Flint, Michigan area urban agriculture report – July 23, 2014

A mid-summer dry period and moderate temperatures in the past week has assisted fruit set and sizing in vegetable crops in urban and semi-rural small scale diversified farm fields, hoop-houses and market gardens.

Flint, Michigan area urban agriculture report – July 23, 2014

A mid-summer dry period and moderate temperatures in the past week has assisted fruit set and sizing in vegetable crops in urban and semi-rural small scale diversified farm fields, hoop-houses and market gardens. Many foliar diseases are showing up in area hoop-houses, as recent weather conditions have been ideal for disease development.

Weather

According to the Michigan State University Enviro-weather station in Flint, Michigan, temperatures for the past week ranged from a 51.6 degrees Fahrenheit low to an 87.9 F high. We are at 1442 GDD base 50 (Growing Degree Days), which is slightly below normal for this time of year. Some growers feel that their crops are a bit delayed in their development relative to last year. The rainfall total for the year is 17.42 inches; we had no appreciable rainfall this past week, so growers whose soils have dried out have turned their irrigation systems on, which was the first time in some cases (outdoors) this year.

Crop reports

According to research done at the Michigan State University Hoop-houses located at the Student Organic Farm and educator observations from the field, many crops are ready for early harvest due to season extension technology. In area hoop-houses, growers are getting ready to start fall transplants and have cover crops sprouting in some beds. In the fields – carrots and beets have had their thinning and are sizing up. One grower has the first summer squash of the season (direct seeded, not transplanted) about 6 inches long, and the first green beans. Growers are planting the last succession of sweet corn, cucumbers and beans.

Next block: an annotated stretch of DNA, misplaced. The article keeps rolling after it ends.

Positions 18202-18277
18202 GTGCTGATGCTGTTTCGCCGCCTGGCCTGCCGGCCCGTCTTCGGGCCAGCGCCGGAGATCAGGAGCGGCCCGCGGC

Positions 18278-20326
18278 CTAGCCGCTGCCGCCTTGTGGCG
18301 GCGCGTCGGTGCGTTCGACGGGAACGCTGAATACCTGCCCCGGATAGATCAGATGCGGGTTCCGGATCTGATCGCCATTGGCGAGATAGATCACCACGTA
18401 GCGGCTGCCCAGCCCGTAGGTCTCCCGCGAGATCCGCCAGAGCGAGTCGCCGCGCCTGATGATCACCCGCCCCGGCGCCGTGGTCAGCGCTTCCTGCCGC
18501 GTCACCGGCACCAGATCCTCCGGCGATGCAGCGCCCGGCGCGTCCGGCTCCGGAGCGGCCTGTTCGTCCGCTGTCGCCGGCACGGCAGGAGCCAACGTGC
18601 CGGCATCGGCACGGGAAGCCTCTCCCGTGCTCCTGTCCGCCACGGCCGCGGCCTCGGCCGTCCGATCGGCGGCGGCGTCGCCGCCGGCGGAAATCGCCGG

Summer squash

Pests seen this week in area hoop-houses are foliar plant diseases including various leaf spots (okra, cucumbers, peppers, spinach), blights (tomatoes, cucumbers) and powdery mildew (squash family plants), as the weather has been conducive for disease development. Growers are working on improving airflow, especially in their crops growing in hoop-houses by keeping the sides open and removing weeds that block air movement, to help manage plant disease development. Fungicides suitable to their growing practices are being applied as well. Continued problems with cucumber and flea beetles, squash vine borers and various caterpillars are noted in both hoop-houses and fields.

Mildew on squash

In an area hoop-house, problems with fruit set in parthenocarpic cucumber varieties (varieties that form fruit without pollination or seed formation, grown in greenhouses) was determined to be a case of the fruit being cross-pollinated, which allowed the variety to form seeds which caused misshaped fruit.  For these varieties it is best if there are no pollinators, according to recommendations from an MSU vegetable specialist.

Distorted cucumber

Going to area markets now

According to a Michigan State University Extension food systems educator, growers are harvesting cherry and slicing tomatoes, summer squash, cucumbers, okra, green beans, radishes and carrots this week, with peppers and heirloom tomatoes ripening for next week’s harvest.

Okra

For helpful information on how to select, prepare, and preserve the state’s bounty of fresh, locally grown vegetables, fruits, ornamentals and now meats, eggs, and fish, check out the MSU Extension Michigan Fresh program, with current fact sheets on over 40 produce crops, general food and ornamental gardening information, food preservation information, a seasonal harvest availability guide and a guide for donating fresh produce.

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